Guest / Limited Access /

When the first issue of Christianity Today appeared 40 years ago, none of us could have imagined what the future held. Small in number and insignificant in influence, evangelicals then were an ignored minority in most ecclesiastical circles. Those who claimed to take the Bible seriously were often labeled hopelessly obscurantist or unloving and insensitive to a world in need.

And yet God was at work, sometimes in surprising ways. After the Second World War, new evangelical organizations and a new generation of leaders began to emerge. Spiritual hunger became evident among large numbers of people.

Repeatedly in those days I came across men and women in virtually every denomination who were committed to the historic biblical faith, believing it was not only spiritually vital, but socially relevant and intellectually defensible. And yet they had no standard around which they could rally, and no place they could look for spiritual encouragement and intellectual challenge. Christianity Today came into being to help fill that vacuum.

As Christianity Today enters its forty-first year, our first response should be one of great gratitude for all God has done. Who could have envisioned the almost explosive growth of evangelicals during the last four decades? Who could have foreseen the impact this magazine would have, not only in evangelical circles but far beyond? God alone must get the credit.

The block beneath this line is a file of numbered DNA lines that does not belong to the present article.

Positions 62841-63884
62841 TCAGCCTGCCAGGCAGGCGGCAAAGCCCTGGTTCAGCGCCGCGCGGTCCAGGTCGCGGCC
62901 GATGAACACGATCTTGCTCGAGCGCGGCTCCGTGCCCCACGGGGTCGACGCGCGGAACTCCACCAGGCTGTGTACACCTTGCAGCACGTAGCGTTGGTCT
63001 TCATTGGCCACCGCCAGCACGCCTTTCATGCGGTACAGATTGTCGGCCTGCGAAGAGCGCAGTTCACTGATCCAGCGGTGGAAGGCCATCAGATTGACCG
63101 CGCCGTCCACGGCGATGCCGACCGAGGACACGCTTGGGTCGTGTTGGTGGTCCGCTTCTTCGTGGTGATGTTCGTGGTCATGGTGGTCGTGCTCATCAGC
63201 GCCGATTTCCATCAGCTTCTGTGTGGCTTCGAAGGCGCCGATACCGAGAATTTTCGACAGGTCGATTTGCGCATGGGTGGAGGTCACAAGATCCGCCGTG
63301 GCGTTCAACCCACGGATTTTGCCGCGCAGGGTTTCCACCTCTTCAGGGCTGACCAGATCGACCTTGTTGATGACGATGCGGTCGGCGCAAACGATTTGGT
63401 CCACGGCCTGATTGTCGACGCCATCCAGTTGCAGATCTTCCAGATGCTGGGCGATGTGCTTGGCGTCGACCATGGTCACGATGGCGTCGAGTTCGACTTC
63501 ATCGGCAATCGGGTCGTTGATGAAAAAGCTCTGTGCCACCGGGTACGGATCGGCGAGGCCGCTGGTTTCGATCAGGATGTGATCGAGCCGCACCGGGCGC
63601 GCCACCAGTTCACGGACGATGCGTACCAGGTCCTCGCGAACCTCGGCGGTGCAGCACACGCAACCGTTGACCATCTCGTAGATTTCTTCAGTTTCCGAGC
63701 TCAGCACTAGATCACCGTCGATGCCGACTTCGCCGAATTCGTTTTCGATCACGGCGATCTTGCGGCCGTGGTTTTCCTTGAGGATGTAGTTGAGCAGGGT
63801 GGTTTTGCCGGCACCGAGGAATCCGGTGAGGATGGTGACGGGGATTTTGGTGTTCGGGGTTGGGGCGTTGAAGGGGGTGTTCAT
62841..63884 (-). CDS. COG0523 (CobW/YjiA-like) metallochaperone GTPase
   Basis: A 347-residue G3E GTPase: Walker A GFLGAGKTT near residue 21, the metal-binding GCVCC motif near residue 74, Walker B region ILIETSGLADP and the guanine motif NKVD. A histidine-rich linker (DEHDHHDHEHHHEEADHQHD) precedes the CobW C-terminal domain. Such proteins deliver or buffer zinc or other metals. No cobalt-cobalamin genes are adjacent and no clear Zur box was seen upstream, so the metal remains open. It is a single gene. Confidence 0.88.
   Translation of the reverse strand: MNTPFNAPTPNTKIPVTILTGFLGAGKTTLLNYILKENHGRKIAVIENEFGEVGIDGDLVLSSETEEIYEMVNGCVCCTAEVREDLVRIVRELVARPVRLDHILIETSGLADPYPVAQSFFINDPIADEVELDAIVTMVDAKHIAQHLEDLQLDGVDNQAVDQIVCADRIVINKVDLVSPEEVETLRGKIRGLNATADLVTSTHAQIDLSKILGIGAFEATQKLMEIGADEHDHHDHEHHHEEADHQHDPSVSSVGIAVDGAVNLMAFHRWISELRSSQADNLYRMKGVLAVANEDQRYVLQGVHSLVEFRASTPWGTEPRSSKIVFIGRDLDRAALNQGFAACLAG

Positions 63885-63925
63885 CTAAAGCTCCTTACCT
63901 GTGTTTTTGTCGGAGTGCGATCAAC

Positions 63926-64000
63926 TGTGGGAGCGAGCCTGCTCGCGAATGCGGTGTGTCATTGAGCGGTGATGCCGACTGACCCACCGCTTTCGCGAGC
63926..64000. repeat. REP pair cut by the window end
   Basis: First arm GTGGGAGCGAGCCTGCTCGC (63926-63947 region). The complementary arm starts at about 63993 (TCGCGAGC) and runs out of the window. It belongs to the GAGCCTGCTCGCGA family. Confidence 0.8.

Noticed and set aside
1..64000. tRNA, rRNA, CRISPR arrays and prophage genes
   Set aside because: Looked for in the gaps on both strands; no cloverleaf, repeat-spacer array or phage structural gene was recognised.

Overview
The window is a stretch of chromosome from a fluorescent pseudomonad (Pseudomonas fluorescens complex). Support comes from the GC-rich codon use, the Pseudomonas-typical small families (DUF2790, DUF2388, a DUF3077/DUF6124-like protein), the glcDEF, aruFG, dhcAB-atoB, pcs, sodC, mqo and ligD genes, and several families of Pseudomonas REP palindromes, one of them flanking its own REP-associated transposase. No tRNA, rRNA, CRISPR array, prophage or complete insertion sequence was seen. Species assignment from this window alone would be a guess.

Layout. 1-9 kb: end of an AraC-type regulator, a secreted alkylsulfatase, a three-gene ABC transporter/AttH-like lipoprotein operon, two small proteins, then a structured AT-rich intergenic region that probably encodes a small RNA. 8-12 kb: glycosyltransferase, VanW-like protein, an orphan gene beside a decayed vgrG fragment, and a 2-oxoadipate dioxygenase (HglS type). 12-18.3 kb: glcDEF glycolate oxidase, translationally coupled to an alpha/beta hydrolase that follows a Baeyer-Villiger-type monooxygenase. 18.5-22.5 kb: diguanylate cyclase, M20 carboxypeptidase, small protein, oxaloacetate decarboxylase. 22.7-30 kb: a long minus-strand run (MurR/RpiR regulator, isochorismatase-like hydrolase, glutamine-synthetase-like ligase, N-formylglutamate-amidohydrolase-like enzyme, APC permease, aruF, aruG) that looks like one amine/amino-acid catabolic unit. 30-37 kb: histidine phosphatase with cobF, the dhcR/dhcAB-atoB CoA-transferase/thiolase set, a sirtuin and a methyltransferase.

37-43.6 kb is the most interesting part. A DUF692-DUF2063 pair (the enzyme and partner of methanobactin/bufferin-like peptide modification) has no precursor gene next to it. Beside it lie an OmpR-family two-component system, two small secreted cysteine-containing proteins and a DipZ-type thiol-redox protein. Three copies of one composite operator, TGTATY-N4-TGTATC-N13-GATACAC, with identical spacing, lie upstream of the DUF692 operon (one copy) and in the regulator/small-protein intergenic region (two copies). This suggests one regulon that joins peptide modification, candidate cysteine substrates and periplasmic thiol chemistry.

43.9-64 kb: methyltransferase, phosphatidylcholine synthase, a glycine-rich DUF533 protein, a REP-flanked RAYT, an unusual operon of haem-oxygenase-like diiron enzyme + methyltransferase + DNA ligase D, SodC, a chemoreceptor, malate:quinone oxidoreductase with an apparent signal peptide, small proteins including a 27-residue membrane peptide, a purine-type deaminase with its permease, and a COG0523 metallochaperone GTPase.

But what of the future? Where will evangelicalism be in another 40 years-or even four years from now, when we stand on the brink of a new century?

Only God knows the future, and thankfully, God is the God of the future. Try as we might, our speculations about the future will be only that-speculations. If we went back a hundred years we would be ...

Subscriber access only You have reached the end of this Article Preview

To continue reading, subscribe now. Subscribers have full digital access.

From Issue:
Read These NextSee Our Latest
RecommendedBuilding Families and Baby Boxes: A Response to a Recent Her.meneutics Post
Building Families and Baby Boxes: A Response to a Recent Her.meneutics Post
Kelly Rosati and I address the criticism of The Drop Box film.
TrendingAttempt to Market Anti-Porn Ministry to Mark Driscoll Fans Goes Bad
Attempt to Market Anti-Porn Ministry to Mark Driscoll Fans Goes Bad
Craig Gross on XXXchurch email blast to Resurgence list: 'They sold us your email for a penny.'
Editor's PickWhat Christianophobia Looks Like in America
What Christianophobia Looks Like in America
New Study: Champions of religious freedom tell Christians, 'Keep your faith to yourselves.'
Christianity Today
Standing Firm, Moving Forward
hide thisSeptember 16 September 16

In the Magazine

September 16, 1996

To continue reading, subscribe now for full print and digital access.